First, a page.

Last week, a group of 15 students in the Certificate of International Studies in Business Program (CISB) heard from managers at Starbucks headquarters, followed by a tour of the facility. During the company visit, we learned about different department roles within the company and some of the steps Starbucks takes in doing business internationally.
The first speaker was Daniel Ruiz, a senior financial analyst for LATAM (Latin America). LATAM is one of the three Starbucks global regions; the other two are China-Asia Pacific (CAP) and Europe-Middle East-Asia (EMEA). Ruiz spoke about the differences between a company and a licensed Starbucks, and how the two affect the international market.
Darian Malacher, resources manager from the Global Supply Chain Partner Resources Department, discussed the differences between generalists and specialists in the HR department. His biggest piece of advice to college students is to find a job with self-fulfillment because it is better to enjoy your career than to chase the dollar; college gives students the opportunity to have options.
Amor Cagampang, manager for Research & Development in the beverage R&D department, told us how Starbucks develops drinks for the global market. She also informed us about upcoming roastery openings in Shanghai, Milan and other parts of the world. Erika De la Cruz, a CISB Spanish track alumna, works in the Regulatory & Scientific Affairs department as an international regulatory compliance specialist. Her primary role is to ensure that supplies sent to the LATAM region are compliant with the local regulations. One of biggest struggles she faces is that every foreign market has a registration timeline of their own; some countries take a few months to register products whereas others can take over a year. Speaking Spanish is a key component to her work life because it allows her to communicate with Starbucks partners throughout LATAM.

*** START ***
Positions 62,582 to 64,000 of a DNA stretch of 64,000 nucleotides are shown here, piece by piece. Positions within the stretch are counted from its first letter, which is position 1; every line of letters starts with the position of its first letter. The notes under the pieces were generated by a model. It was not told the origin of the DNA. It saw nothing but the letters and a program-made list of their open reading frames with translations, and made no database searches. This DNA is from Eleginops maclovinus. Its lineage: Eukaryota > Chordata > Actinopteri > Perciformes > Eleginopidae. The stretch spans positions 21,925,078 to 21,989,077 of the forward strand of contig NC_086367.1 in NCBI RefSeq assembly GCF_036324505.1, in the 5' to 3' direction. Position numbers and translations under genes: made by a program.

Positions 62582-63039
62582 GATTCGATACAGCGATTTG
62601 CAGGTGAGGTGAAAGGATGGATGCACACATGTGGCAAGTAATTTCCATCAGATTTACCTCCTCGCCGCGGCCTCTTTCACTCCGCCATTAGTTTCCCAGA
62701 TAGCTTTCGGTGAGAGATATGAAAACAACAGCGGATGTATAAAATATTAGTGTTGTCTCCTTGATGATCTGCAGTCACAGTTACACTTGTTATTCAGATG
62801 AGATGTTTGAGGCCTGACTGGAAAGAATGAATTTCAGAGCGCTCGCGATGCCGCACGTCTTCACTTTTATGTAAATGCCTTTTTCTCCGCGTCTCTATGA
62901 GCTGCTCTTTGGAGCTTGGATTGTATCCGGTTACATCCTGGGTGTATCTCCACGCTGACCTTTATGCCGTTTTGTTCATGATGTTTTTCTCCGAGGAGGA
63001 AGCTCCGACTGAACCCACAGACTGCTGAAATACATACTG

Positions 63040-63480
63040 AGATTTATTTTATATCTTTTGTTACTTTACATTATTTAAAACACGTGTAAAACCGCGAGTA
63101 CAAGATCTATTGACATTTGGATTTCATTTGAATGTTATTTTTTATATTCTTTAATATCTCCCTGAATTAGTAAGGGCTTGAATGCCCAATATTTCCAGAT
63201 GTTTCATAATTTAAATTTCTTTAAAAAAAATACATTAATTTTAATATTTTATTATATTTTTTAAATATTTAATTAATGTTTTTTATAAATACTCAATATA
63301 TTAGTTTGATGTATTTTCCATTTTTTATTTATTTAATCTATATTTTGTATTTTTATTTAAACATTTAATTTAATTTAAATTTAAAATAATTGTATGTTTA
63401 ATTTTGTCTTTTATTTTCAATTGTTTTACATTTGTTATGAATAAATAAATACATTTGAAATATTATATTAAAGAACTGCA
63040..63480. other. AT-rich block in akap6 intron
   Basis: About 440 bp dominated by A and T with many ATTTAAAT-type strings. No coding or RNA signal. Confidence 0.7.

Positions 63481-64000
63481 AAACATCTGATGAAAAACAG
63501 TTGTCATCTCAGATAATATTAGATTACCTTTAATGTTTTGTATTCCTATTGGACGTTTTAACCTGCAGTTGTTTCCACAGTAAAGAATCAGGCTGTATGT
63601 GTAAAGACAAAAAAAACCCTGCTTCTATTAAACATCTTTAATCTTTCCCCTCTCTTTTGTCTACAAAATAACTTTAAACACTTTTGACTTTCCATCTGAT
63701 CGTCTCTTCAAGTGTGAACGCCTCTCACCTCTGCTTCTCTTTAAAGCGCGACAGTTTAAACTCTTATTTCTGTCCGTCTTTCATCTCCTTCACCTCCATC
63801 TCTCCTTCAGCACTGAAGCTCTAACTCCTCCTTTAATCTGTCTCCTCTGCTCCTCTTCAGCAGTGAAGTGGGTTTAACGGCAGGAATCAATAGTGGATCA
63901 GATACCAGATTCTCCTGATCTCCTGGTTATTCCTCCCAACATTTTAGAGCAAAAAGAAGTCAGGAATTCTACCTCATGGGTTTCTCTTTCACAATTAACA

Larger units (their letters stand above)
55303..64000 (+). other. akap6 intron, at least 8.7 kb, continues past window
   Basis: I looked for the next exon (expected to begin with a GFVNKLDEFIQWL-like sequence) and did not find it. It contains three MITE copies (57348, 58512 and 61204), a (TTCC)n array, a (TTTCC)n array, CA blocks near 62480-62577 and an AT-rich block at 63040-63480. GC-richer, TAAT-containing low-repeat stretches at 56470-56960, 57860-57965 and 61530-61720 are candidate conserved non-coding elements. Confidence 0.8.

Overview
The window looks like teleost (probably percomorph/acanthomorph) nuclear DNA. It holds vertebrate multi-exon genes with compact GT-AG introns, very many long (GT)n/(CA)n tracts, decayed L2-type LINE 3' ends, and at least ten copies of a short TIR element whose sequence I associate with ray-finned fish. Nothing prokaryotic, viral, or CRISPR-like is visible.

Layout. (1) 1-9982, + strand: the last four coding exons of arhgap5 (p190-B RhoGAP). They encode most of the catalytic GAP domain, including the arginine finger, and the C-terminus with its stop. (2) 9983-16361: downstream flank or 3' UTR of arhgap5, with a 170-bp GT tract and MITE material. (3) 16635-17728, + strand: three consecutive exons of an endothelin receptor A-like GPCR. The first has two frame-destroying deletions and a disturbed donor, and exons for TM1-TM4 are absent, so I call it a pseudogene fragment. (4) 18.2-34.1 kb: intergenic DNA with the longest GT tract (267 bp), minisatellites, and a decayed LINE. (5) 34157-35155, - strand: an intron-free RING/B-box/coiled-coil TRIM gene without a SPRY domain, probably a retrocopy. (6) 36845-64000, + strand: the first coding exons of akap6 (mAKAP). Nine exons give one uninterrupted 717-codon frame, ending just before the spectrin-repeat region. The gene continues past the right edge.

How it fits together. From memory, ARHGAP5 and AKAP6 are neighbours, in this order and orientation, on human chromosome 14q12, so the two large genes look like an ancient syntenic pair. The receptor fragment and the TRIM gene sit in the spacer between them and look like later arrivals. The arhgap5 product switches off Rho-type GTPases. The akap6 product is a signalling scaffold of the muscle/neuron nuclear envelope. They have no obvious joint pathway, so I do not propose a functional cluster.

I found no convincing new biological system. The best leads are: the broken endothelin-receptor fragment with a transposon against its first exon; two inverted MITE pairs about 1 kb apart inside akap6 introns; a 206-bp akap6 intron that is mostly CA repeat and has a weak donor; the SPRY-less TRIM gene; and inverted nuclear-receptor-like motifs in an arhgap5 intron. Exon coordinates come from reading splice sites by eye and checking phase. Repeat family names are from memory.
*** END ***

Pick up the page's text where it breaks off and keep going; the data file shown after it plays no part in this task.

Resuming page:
To wrap up the visit, Kate Lizotte, an administrative assistant in the International Regulatory Compliance team, gave us a tour of the headquarters and provided us with interesting facts about the history and daily routine of the company. We learned than on average, 250 thousand cups of coffee are tasted a year as a test for quality purposes.
The visit overall to Starbucks was a wonderful experience because not only did we learn more of Starbucks as a company, we gained more knowledge of international business.
This blog post was written by Marsella Quinones, CISB French Track